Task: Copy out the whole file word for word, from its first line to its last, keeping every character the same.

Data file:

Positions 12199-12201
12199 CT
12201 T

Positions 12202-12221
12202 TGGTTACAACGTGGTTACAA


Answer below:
Positions 12199-12201
12199 CT
12201 T

Positions 12202-12221
12202 TGGTTACAACGTGGTTACAA